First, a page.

Things are even a bit more complex. Using DNA sequences it became clear that the species D. albisella from Hawaii, D. strasburgi in the Marquesas match the DNA evidence. D. trimaculatus from the Red Sea and Zanzibar, and presumably the entire (Western) Indian Ocean , forms a distinct clade, more different than the Pacific D. trimaculatus is from the other three Eastern relatives. Some of the D. trimaculatus and D. auripinnis from the Pacific mix together on the phylogenetic tree so they really are very similar despite the different colouration.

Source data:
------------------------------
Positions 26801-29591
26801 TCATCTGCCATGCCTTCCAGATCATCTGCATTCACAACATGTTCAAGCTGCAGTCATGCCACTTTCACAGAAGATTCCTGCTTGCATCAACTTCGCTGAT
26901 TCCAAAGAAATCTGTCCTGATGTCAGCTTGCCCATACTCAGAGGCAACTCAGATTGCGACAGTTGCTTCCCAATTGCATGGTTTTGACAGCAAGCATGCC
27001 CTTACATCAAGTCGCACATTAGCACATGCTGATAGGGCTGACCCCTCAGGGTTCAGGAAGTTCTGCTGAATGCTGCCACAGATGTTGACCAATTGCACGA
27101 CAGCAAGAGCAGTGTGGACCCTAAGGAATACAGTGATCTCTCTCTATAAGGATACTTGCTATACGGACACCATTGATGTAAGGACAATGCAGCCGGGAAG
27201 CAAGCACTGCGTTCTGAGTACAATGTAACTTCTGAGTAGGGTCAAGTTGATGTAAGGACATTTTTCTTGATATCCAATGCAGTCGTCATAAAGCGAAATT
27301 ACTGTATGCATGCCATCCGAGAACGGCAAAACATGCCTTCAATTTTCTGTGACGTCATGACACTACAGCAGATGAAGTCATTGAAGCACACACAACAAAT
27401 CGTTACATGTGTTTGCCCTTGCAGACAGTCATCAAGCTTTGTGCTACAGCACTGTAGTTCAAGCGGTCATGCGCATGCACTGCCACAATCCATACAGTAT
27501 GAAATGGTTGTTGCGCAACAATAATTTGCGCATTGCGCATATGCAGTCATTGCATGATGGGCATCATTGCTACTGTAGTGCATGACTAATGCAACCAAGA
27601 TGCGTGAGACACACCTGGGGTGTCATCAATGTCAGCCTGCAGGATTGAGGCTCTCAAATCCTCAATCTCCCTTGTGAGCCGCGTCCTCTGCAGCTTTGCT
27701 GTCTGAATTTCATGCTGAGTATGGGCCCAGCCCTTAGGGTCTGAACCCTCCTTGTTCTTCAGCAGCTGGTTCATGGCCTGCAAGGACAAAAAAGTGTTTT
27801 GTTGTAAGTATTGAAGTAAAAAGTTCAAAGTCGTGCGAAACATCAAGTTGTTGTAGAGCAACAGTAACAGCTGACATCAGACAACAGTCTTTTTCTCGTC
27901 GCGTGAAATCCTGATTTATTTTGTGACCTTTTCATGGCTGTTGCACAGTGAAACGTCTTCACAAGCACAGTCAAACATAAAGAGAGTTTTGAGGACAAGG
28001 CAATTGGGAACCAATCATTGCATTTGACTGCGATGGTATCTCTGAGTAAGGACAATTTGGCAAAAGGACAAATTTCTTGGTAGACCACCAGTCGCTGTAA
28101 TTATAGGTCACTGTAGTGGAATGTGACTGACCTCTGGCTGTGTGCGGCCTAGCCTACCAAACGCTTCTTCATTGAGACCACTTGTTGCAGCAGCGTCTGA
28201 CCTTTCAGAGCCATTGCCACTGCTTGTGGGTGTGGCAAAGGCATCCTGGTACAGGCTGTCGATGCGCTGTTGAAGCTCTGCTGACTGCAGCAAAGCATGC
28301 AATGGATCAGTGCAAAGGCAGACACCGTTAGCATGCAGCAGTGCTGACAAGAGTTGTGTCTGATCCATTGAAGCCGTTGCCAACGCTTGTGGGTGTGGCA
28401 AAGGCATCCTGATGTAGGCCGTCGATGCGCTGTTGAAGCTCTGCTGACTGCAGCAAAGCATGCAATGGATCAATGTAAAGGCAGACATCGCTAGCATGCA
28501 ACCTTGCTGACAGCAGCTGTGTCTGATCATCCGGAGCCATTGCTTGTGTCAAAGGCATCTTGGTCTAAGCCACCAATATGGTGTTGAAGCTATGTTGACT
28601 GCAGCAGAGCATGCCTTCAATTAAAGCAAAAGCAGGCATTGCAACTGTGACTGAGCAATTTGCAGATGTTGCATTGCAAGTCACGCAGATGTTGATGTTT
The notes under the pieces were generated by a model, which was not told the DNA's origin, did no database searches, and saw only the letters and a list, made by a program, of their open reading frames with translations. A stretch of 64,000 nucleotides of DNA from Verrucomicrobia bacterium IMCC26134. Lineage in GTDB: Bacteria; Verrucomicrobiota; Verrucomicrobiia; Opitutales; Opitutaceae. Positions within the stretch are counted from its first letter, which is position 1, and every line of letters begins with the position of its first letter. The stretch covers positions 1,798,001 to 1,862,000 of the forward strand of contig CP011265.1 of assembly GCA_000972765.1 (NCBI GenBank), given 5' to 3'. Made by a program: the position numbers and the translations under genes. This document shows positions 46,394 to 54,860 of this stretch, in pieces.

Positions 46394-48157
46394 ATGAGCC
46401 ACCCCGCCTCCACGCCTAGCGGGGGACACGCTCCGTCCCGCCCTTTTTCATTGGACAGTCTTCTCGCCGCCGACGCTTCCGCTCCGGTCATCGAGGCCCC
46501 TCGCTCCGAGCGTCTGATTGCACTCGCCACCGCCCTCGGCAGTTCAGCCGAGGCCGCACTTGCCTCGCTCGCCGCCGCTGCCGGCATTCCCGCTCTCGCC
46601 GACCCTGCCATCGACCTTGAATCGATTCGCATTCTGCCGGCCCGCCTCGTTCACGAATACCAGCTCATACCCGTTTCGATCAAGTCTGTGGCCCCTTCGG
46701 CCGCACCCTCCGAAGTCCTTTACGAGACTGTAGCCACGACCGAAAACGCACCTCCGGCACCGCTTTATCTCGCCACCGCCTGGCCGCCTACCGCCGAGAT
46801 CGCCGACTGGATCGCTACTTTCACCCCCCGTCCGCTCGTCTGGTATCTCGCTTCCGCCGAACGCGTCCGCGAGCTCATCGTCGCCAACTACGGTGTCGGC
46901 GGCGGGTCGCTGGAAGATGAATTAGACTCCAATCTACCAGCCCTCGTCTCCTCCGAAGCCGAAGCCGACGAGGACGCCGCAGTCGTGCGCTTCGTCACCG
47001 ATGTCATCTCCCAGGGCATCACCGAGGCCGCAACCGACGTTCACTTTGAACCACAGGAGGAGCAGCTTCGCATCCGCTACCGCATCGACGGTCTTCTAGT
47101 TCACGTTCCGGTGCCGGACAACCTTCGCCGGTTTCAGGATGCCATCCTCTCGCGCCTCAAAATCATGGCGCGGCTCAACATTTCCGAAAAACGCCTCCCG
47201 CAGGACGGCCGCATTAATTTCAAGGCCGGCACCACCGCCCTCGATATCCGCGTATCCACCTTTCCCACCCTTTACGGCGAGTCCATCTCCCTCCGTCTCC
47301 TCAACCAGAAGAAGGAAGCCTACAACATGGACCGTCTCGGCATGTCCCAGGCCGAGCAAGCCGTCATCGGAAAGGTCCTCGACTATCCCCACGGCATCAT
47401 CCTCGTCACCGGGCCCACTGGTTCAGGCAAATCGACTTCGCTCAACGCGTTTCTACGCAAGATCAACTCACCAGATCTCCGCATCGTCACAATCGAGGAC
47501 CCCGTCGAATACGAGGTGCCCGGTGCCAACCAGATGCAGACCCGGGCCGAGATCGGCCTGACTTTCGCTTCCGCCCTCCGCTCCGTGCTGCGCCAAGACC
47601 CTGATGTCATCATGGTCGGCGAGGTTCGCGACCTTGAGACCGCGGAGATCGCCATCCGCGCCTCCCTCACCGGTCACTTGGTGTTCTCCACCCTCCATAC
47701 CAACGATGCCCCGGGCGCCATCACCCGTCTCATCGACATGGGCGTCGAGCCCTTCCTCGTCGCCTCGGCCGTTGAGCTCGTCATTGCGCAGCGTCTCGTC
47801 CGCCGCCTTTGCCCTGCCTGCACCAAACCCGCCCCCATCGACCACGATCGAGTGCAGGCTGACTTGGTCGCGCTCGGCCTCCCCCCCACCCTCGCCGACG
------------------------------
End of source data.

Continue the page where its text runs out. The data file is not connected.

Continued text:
One of the phylogeny papers also stated "On the other hand, D. auripinnis coloration patterns (yellow lower body and fins) may either be reflective of recent speciation with little genetic divergence (or lineage sorting), or due to ecological adaptation to turbid waters (Randall & Allen 1977)." They don't explain the turbid waters logic but often fish have a light belly to stand out less against the bright surface when seen from below. If the turbid waters are yellowish then perhaps a yellow colouration of the lower body works better. However, I've never seen noticeable yellow water colouration near reefs except for algal blooms in the shallow lagoons behind a fringe reef. I don't find it very convincing but it is my best guess at this point.